WHEN it was an open tournament -- meaning both pros and amateurs included -- the Navy-Marine event ranked among the local majors.
The first champion in 1951 was colorful Kalakaua pro Barrett Melvin, who merits consideration as a nominee for the Hawaii Golf Hall of Fame next year.
Other past N-M champions Guinea Kop, Jimmy Ukauka, Paul Scodeller, Owen Douglass and Allan Yamamoto all are Hall of Fame members.
No, I haven't forgotten that the late Ted Makalena also won the Navy-Marine Open, which had been a 72-hole tournament until 1980, when it was 54 holes for amateurs only.
Makalena deserves a paragraph of his own because the 1957 Navy-Marine Open was his first victory as a professional. He went on to become the first local golfer to win a PGA Tour event with his victory in the 1966 Hawaiian Open.
Lance Suzuki won in 1984-85, when the pros were invited back. But it has been the N-M Invitational, minus the pros. since 1986.
Not that the amateur champions have been slouches, mind you.
Among the simon-pure winners are Stan Souza, who just turned pro again, Brandan Kop, Damien Jamila and last year's champion, Jim Seki, who had to skip the event because it conflicted with the state high school tournament.
JUST GR-r-r-EAT: The Hawaii State Junior Golf Association - with a big boost from the Aloha Section PGA - launches an ambitious statewide program for young golfers with free instructional clinics this month called, "Fore The Love Of The Game."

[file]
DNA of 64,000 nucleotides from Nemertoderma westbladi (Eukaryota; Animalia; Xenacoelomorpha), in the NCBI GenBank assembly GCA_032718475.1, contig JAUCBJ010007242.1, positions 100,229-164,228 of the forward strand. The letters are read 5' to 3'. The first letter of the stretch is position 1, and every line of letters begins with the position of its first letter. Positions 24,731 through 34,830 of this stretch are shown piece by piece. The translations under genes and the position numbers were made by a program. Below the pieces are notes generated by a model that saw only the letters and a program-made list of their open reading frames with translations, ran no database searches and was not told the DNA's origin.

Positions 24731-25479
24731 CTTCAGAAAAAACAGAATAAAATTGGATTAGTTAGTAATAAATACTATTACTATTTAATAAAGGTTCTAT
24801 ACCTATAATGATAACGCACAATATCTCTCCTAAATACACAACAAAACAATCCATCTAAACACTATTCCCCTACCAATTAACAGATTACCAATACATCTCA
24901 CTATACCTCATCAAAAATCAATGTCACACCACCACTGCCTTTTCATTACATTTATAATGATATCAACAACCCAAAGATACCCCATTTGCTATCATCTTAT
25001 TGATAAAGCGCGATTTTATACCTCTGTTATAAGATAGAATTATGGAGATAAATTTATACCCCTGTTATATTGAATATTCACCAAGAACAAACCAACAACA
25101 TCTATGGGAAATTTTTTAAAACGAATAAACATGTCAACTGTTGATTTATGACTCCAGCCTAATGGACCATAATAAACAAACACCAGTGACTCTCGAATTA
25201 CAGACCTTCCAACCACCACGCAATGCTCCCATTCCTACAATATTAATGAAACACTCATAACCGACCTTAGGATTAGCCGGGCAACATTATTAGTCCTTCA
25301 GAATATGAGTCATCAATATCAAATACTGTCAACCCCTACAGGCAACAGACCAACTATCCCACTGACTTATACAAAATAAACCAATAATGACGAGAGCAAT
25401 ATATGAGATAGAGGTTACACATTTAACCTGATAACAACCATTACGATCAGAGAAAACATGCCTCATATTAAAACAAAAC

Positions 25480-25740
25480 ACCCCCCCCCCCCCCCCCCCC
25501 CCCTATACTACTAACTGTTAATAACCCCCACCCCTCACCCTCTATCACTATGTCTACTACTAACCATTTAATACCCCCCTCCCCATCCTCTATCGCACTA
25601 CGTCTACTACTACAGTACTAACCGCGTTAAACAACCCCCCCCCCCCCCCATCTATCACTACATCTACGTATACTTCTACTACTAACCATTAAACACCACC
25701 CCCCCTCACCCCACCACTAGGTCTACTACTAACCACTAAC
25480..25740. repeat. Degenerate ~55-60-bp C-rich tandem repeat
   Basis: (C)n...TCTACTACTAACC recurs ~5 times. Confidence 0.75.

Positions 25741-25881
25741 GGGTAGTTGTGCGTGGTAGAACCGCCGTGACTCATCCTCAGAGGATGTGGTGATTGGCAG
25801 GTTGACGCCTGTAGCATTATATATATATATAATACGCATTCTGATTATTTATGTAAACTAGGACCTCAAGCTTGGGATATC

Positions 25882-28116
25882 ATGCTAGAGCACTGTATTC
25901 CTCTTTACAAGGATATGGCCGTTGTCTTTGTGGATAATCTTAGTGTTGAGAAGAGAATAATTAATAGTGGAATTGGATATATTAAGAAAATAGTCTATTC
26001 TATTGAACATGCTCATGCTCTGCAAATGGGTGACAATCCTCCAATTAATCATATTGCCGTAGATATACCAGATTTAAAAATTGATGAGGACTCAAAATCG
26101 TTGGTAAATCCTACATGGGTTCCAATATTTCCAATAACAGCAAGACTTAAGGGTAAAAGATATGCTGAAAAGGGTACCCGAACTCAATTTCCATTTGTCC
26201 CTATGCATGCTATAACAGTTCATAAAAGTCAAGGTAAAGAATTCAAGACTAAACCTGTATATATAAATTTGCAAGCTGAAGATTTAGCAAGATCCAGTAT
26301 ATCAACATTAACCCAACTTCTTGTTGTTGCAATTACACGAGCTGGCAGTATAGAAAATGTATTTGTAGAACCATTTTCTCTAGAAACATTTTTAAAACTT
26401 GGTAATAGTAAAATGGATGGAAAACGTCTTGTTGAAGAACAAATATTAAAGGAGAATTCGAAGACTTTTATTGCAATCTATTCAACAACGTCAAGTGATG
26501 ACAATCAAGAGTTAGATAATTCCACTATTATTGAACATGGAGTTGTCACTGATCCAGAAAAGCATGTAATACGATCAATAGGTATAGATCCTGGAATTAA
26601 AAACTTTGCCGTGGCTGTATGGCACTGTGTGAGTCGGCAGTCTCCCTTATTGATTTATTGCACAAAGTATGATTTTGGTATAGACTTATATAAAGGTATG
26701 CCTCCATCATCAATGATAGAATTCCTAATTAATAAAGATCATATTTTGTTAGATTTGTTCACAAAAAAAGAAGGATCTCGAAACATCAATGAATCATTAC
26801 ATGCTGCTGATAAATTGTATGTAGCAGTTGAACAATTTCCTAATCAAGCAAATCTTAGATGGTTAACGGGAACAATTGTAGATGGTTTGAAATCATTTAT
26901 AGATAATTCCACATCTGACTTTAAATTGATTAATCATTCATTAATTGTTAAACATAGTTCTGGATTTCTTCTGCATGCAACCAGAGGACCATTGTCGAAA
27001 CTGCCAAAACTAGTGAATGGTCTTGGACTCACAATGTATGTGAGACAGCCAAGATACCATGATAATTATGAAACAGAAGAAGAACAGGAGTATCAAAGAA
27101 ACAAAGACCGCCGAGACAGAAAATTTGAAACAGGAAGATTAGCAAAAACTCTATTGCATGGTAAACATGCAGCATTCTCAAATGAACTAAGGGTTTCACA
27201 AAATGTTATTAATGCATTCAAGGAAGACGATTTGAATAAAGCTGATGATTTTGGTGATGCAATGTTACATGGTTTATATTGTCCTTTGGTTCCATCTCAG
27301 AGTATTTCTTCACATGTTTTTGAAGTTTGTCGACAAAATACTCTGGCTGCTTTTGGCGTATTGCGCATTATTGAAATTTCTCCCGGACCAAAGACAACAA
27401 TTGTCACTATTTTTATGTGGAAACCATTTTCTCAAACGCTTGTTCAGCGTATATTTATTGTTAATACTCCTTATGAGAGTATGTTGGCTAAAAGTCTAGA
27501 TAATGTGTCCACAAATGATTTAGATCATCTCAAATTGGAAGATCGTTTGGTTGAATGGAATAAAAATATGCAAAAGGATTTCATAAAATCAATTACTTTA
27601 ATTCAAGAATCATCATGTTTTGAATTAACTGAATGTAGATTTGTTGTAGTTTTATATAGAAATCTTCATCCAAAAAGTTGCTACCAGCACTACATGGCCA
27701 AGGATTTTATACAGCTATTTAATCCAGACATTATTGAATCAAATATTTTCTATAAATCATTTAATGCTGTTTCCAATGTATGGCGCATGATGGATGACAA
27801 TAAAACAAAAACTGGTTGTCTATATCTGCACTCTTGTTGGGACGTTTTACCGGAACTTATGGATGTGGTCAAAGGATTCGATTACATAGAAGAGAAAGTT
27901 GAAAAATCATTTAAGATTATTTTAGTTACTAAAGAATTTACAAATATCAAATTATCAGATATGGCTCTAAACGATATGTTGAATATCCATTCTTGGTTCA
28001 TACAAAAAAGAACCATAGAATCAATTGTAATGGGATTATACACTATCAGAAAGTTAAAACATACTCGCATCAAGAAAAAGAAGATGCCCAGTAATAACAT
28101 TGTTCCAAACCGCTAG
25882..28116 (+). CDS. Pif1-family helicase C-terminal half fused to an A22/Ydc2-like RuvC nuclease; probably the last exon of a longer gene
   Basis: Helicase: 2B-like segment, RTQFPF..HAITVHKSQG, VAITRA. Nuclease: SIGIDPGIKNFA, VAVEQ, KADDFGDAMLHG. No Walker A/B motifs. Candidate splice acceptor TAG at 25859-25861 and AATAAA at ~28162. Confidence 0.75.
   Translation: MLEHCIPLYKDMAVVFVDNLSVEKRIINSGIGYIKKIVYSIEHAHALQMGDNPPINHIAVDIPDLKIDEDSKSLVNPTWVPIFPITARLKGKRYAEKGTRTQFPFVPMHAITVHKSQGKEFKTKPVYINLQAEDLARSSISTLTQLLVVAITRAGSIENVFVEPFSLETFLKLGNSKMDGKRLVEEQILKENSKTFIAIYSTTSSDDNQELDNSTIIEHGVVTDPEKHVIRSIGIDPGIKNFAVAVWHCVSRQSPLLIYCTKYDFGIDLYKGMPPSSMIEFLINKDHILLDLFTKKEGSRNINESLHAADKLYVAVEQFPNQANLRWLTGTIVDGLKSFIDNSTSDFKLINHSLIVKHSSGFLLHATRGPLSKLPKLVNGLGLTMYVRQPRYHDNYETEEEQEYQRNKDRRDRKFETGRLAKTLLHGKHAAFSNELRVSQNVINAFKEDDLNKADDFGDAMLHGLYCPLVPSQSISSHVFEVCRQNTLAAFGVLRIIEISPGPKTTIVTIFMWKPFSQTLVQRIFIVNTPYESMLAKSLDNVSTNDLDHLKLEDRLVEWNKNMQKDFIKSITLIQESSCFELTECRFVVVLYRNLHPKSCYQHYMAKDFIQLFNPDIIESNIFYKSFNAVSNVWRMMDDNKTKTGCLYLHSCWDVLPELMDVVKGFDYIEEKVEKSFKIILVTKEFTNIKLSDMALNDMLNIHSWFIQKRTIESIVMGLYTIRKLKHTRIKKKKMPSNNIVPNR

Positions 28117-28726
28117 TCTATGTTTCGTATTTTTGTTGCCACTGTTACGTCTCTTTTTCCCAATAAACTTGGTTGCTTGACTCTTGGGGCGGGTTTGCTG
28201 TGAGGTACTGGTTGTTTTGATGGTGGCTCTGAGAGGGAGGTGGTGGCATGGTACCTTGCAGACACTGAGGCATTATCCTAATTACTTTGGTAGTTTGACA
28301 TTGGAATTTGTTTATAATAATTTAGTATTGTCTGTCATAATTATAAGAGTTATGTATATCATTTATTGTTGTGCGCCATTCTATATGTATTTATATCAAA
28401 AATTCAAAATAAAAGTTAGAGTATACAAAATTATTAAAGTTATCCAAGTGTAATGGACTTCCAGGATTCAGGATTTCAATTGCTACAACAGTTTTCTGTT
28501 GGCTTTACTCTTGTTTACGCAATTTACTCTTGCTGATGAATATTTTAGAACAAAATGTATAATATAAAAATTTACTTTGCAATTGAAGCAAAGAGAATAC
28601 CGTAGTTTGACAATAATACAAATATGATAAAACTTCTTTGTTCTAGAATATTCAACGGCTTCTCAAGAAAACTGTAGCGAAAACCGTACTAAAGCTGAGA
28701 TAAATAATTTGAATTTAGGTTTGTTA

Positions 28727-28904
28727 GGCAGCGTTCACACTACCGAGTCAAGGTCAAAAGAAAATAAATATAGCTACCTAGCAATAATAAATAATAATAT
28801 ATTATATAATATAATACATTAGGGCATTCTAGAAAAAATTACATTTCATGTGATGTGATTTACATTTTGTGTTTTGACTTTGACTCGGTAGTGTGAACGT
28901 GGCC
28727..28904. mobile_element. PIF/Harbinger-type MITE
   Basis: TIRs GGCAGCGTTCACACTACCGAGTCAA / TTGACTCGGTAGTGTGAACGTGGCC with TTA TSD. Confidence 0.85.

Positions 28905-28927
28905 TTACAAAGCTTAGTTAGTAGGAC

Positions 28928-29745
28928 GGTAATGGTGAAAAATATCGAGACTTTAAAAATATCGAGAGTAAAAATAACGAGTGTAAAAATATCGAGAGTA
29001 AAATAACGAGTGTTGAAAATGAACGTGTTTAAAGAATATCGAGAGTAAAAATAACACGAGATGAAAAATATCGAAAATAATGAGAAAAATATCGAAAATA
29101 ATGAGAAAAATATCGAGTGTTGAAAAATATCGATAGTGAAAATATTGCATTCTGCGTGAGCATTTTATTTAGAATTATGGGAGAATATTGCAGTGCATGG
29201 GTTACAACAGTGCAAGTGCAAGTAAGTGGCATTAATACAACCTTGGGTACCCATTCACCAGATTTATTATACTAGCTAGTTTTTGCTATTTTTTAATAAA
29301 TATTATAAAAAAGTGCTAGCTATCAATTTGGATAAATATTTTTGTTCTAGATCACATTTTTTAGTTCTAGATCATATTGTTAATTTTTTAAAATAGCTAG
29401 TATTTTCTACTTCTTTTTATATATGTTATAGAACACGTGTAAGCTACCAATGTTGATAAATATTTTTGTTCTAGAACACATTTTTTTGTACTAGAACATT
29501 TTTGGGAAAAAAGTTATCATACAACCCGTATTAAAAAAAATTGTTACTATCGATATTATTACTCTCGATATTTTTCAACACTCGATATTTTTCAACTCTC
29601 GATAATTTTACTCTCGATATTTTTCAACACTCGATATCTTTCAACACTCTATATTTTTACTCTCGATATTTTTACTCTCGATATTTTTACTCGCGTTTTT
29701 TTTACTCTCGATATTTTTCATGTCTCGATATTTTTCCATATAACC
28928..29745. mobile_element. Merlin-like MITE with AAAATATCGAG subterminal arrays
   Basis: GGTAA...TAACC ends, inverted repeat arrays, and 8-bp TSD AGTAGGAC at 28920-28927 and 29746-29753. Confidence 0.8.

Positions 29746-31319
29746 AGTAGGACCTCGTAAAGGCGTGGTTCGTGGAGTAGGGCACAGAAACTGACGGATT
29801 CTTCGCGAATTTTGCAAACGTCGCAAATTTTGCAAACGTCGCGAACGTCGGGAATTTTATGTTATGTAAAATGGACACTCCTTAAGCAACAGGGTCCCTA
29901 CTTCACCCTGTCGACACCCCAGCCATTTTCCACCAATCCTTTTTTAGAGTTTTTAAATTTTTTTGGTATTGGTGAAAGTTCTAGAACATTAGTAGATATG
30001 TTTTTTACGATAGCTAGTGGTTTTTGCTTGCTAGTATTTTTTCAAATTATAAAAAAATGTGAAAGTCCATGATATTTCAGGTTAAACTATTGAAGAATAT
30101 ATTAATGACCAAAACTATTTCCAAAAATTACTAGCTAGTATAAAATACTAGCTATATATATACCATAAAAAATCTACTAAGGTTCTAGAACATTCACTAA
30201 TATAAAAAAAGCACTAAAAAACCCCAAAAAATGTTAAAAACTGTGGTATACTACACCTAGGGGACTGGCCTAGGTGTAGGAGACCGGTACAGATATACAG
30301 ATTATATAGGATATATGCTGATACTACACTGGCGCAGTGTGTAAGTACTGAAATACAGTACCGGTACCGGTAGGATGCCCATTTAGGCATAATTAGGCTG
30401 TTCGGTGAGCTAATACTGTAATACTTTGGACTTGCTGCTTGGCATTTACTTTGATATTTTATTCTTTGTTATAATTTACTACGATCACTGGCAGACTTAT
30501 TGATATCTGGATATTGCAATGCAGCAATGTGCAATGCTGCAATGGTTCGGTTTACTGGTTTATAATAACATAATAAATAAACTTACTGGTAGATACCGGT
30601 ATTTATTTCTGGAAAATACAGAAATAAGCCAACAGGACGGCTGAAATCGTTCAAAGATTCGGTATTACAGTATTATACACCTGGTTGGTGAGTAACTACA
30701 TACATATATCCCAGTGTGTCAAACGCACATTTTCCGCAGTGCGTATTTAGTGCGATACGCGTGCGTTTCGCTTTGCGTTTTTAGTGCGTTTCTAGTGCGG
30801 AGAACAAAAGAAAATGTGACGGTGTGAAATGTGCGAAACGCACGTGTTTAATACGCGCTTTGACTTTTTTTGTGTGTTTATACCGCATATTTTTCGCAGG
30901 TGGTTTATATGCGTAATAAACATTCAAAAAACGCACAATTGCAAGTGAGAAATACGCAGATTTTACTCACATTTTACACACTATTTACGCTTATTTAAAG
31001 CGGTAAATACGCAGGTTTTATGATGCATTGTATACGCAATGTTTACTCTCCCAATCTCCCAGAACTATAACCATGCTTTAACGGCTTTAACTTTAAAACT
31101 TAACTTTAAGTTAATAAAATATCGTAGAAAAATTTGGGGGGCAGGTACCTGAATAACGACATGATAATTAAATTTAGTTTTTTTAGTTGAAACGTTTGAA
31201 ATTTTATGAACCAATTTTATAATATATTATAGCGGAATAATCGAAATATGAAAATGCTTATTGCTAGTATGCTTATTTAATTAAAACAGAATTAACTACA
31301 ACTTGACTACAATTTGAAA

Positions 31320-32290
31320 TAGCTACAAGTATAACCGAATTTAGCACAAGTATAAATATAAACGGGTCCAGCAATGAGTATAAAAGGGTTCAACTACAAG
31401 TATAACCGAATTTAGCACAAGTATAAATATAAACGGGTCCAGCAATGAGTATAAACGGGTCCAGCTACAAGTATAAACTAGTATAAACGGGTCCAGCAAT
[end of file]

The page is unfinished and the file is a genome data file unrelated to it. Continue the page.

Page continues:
Twenty Oahu golf courses, in addition to the Ala Wai and Newtown driving ranges, will open their facilities to youngsters, ages 8 to 18. A number of golf courses on Kauai, Maui and the Big Island will do the same for youngsters on their respective neighbor islands.
The 1-hour sessions will focus on basic instructions, rules and etiquette.
Space is limited, so juniors must call the HSJGA's Oahu office at 532-0559 between 8 a.m. and 5 p.m. to sign up. In order to provide opportunities for as many as possible, juniors are requested to sign up for only one clinic.
A complete list of golf courses, the number of openings and assigned professional instructors was published in yesterday's Star-Bulletin.
All of the golf courses are to be commended for providing their facilities and professional instructors. It's a win-win situation for golf in Hawaii.
NOENOE INVITATIONAL: Members of the Big Island's Noenoe Golf Club will host the 25th invitational tournament May 29-30 at the Volcano Golf and Country Club course. The tournament is open to men and women 18 and older with an established USGA handicap (maximum 35 for men, 40 for women).
Jamie Matsukawa of Hilo is the defending low-gross champion for the women, while Frank Jordan of Honolulu will defend the men's title. Entry fee is $100 ($80 for Volcano Golf CC members). Entry forms are available at most golf courses. For additional information and lodging brochure, telephone Sandra Gray at (808) 935-6155. Deadline is May 13.
NOW AT WAIKELE: Parris Ernst, who started the Pacific Golf Academy on Nimitz Highway, joined the Waikele Golf Club as its new teaching pro. Ernst has taught in Hawaii since 1989 at the Mid-Pacific Country Club, the Minami Golf Course (now Koolau Golf Club) and Ewa Beach International. "Parris brings extensive knowledge of the game and various techniques to Waikele," said Mel Nagata, Waikele's director of golf.